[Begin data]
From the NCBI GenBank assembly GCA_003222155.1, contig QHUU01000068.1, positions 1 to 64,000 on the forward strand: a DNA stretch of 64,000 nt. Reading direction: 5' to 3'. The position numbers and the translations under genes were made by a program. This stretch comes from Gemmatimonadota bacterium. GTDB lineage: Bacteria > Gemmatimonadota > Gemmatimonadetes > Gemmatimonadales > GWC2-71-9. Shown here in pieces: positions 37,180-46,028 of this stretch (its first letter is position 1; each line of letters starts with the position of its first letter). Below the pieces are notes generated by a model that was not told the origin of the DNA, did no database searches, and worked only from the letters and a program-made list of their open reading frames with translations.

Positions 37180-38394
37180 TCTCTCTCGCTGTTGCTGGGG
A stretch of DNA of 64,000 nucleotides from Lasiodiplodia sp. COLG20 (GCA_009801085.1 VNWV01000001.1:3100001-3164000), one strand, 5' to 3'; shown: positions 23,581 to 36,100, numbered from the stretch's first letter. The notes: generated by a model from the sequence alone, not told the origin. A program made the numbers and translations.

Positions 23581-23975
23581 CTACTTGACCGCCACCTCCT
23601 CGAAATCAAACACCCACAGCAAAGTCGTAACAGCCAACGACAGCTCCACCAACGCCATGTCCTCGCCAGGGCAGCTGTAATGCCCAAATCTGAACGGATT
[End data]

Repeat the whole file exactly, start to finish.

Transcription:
From the NCBI GenBank assembly GCA_003222155.1, contig QHUU01000068.1, positions 1 to 64,000 on the forward strand: a DNA stretch of 64,000 nt. Reading direction: 5' to 3'. The position numbers and the translations under genes were made by a program. This stretch comes from Gemmatimonadota bacterium. GTDB lineage: Bacteria > Gemmatimonadota > Gemmatimonadetes > Gemmatimonadales > GWC2-71-9. Shown here in pieces: positions 37,180-46,028 of this stretch (its first letter is position 1; each line of letters starts with the position of its first letter). Below the pieces are notes generated by a model that was not told the origin of the DNA, did no database searches, and worked only from the letters and a program-made list of their open reading frames with translations.

Positions 37180-38394
37180 TCTCTCTCGCTGTTGCTGGGG
A stretch of DNA of 64,000 nucleotides from Lasiodiplodia sp. COLG20 (GCA_009801085.1 VNWV01000001.1:3100001-3164000), one strand, 5' to 3'; shown: positions 23,581 to 36,100, numbered from the stretch's first letter. The notes: generated by a model from the sequence alone, not told the origin. A program made the numbers and translations.

Positions 23581-23975
23581 CTACTTGACCGCCACCTCCT
23601 CGAAATCAAACACCCACAGCAAAGTCGTAACAGCCAACGACAGCTCCACCAACGCCATGTCCTCGCCAGGGCAGCTGTAATGCCCAAATCTGAACGGATT